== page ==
Wednesday, April 06, 2005


Tommy Made Me Do It

NPR reports that President Bush, in his quest to convince the nation of the need for privatized retirement accounts, recently took a trip to the office of the Federal Bureau of Public Debt. This agency is a branch of the US Treasury Department and, therefore, is part of the President's Administration. One might expect that when the President takes a trip to a Federal office, that he would talk up the merits and good work of that office. Instead, the President did the opposite. He ran down the office and its product, pejoratively referring to US Savings Bonds as "'I.O.U.s' -- not real money."

These US Treasure Bonds are the financial product which the investment industry generally considers one of the least risky investments in the world. In fact, the Treasury Bond is the vehicle which allows the current government to spend far more than it is bringing in because they are the primary means through which the government borrows to cover the shortfall in its budget. Yet, the President belittled this investment and agency which he is ultimately in charge of.

Apparently, the President's motivation for this trip and self-deprecating condescension is to create uncertainty in the public mind as to the viability of the future of Social Security. In his words, "It's time to strengthen and modernize Social Security for future generations with growing assets that you can control, that you can call your own, that the government cannot take away."

While I absolutely agree that Social Security is in need of fixing, I cannot agree with the repairs that the President desires to make. I believe that the American people largely believe that the President's intended repairs are misguided; why else would he put on such a conflicted show in which he seemed to be saying that the government has no intention of continuing to pay back its debts? I think this most recent media circus demonstrates that the Administration is desperate to drum up support for the President's plan because it has so little popular support.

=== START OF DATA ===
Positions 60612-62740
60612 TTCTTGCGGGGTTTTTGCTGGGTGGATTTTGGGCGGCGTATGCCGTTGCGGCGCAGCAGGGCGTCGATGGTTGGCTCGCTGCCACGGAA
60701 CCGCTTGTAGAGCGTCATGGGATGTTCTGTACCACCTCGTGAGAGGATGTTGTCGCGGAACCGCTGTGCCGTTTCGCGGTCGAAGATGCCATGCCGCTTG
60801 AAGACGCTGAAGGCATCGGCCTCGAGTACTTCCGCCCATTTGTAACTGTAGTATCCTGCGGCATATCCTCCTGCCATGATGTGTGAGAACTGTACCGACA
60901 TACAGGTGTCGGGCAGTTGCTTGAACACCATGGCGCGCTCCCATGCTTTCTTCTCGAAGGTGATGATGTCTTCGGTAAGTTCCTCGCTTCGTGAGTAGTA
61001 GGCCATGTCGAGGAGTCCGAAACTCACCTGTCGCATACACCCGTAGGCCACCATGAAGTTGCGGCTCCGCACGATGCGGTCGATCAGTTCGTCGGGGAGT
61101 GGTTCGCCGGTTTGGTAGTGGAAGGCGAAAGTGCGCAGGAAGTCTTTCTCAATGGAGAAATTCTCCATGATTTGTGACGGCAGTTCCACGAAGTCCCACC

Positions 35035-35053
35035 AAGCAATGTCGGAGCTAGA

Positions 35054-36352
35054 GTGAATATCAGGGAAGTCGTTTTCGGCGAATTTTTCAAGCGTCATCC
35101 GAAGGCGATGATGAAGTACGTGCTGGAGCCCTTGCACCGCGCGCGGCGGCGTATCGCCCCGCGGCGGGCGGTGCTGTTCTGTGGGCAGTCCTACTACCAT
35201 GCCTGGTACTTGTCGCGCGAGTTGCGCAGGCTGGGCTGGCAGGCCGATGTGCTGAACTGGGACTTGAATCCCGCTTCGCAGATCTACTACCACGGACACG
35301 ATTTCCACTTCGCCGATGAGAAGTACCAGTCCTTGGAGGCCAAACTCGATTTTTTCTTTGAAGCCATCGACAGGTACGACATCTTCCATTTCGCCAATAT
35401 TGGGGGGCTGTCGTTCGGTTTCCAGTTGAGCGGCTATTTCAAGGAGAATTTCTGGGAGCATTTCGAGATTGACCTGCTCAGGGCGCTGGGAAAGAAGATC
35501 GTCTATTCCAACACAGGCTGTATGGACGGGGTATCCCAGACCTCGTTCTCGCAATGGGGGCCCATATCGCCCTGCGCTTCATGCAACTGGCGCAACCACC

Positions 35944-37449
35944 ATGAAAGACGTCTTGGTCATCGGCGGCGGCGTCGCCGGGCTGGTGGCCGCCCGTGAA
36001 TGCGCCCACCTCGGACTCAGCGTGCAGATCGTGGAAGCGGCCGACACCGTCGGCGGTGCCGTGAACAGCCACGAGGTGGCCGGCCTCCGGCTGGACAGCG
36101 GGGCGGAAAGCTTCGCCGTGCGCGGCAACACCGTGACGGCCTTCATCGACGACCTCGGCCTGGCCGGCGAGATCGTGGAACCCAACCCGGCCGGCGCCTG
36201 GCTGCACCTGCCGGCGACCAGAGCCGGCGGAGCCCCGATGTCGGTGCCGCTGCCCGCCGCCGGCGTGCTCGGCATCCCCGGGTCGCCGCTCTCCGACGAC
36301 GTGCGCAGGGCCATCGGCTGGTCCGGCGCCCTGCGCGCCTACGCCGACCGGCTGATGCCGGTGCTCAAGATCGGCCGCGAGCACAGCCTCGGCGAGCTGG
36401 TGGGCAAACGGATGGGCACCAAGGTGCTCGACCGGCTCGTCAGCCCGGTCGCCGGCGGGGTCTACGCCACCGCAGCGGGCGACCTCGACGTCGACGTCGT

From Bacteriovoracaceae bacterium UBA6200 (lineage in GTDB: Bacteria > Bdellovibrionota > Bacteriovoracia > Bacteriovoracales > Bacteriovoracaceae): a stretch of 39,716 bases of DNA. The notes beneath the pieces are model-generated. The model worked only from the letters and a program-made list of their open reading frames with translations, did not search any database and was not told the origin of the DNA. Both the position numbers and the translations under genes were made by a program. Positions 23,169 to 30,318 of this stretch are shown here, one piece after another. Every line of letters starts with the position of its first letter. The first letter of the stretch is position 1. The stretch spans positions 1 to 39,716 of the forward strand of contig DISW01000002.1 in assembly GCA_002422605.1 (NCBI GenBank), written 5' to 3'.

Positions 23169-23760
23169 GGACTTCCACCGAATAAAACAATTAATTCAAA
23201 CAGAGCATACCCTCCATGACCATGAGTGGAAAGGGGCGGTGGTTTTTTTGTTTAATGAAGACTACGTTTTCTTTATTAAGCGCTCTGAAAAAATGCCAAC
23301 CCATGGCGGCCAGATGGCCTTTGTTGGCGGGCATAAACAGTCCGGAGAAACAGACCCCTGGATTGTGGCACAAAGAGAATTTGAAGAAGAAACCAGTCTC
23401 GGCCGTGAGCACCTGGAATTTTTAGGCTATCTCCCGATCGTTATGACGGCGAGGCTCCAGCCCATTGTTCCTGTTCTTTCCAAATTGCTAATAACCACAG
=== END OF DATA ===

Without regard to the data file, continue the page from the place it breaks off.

Recently I received a phone call from Progress for America, one of the many ignoble 501(c) organizations which indirectly lobby for a politician or his policies. Actually, to describe the communication as a phone call is too generous; it was phone spam, a recording of Tommy Lasorda urging me to call my Congressman to voice my support of President Bush's proposed Social Security reforms. I decided to take Tommy's advice; I decided to write my Congressmen to ask them not to support the President's Social Security reforms until he offers a plan which both contains specifics, not mere demagoguery, and will not undermine the Social Security benefits that the American people feel that they've been promised. If the President wants to reduce the guaranteed payments of Social Security, he should lobby to do so overtly instead of lobbying for a policy which will undermine the ability of the system to pay that which it has promised. I also suggested that a real Social Security reform worth considering is to increase the $90,000 cap on the portion of one's earning which are subject to Social Security taxation.

I too am ... skeptical, let me say, about the President's intended reforms. The most glaringly obvious improvement to Social Security that I can see is to up the cap. And that has been strangely absent from the little discussion I've heard on the topic.

Leif, you commented that reforms are needed. How pressing do you think this problem is?
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